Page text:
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  5. "Good, thank you."

"Good, thank you."

Translation:Bien, merci.

April 3, 2018



Why is 'Bon, merci' not acceptable?


Probably because it is a response to "Comment ça va?" "Ça va bien, merci." abbreviated to just "Bien, merci".


The problem is that there is no context. We assume that it is a reply to "how are you" or something similar. It could also be a reply to "how was the sandwich", and you wouldn't say the sandwich was well, you'd say, "good, thank you."


or "Je vais bien." There is no translation for "I am good.," just "It is going well."


If Duo wants us to assume this is an answer to “how are you?” Duo should use the grammatically correct answer “well, thank you.” Otherwise, it could be an answer to a multitude of questions for which “good” is the grammatically correct answer.


it is meant to be, but maybe because it might be replying to "comment ca va?" and bien is like for a state of being, while bon is just an adjective that means good


Hello Anglophones, You surely know that one is WELL when answering the question of how one is doing. One is doing GOOD when being charitable. BON=GOOD BIEN =WELL


That largely depends on where one comes from; in the U.S. it's not unusual nor uncommon to say "I'm good, thanks". Considering how many times this platform beats an expression into one's head, then suddenly introduces a new word or expression out of nowhere that is suddenly acceptable, then the path should be widened to accept more phrases. Not just one.


...and that's the problem. Good is an adjective, so if you say "I am good" you are effectively saying "I am not naughty". Until only a decade or so ago, we always used to say "I am fine" or "I am well" when asked about our condition (how are you) and many English speakers still do, rather than describing our behaviour in response.


How are we supposed to know, out of context, that good is not bon but bien? How's your tea? Good, thank you. Bon, merci. How are you? Well, thank you. (UK) Good, thank you (US). Bien, merci.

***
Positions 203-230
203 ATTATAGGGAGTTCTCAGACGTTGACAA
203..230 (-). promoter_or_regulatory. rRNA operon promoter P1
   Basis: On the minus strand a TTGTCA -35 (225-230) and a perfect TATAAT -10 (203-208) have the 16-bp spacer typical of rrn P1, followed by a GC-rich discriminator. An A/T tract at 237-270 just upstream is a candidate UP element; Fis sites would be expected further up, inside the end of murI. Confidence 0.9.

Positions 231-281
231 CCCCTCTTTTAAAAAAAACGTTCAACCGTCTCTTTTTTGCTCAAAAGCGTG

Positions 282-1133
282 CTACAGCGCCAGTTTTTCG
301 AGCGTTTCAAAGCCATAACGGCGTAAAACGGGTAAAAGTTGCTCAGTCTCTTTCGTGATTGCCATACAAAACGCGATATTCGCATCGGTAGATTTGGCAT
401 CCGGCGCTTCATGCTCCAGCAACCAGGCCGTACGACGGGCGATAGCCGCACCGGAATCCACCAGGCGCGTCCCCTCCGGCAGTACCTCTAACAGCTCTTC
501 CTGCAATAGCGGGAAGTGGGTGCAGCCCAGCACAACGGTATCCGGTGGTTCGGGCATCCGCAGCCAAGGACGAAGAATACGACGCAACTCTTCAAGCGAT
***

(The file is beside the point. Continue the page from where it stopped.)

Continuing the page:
Absolutely agree.

There is no context here and so "bon, merci" should be just as valid as "bien, merci."


The statement one assumes is the answer to "how are you?' If so it is grammatically wrong to answer with the adjective "good" but with "well" the grammatically correct adverb. So the French answer "Bien," merci (Well thank you) is fine, however "Good" the first word should be substituted with "Well". Thanks DUOLINGO.


Why does one assume it is the answer to "how are you"? Why not the answer to "how are the cookies"?


Not the same

Same as In spanish, Bon=bueno bien=bien. La diferencia principal es que "bueno" es adjetivo y "bien" es adverbio. Bueno is an adjetive and bien is an adverb.


What's wrong with "C'est bon, merci."? You hear it a lot.


If Duo wants a translation of it's own poor English grammar (assuming it is a response to how one is doing, which has been the running theme), it should accept "bon" or "bonne" rather than the grammatically correct response. If Duo wants correct grammar, it should hold its own end of the bargain. I expect better.


is it just me or good in french (bien) similar to good in spanish (buen)


why is "very good, thank you " not acceptable ?

  • 2567

Because that's a stronger degree than the prompt says.

Bien ~ good
Très bien ~ very good

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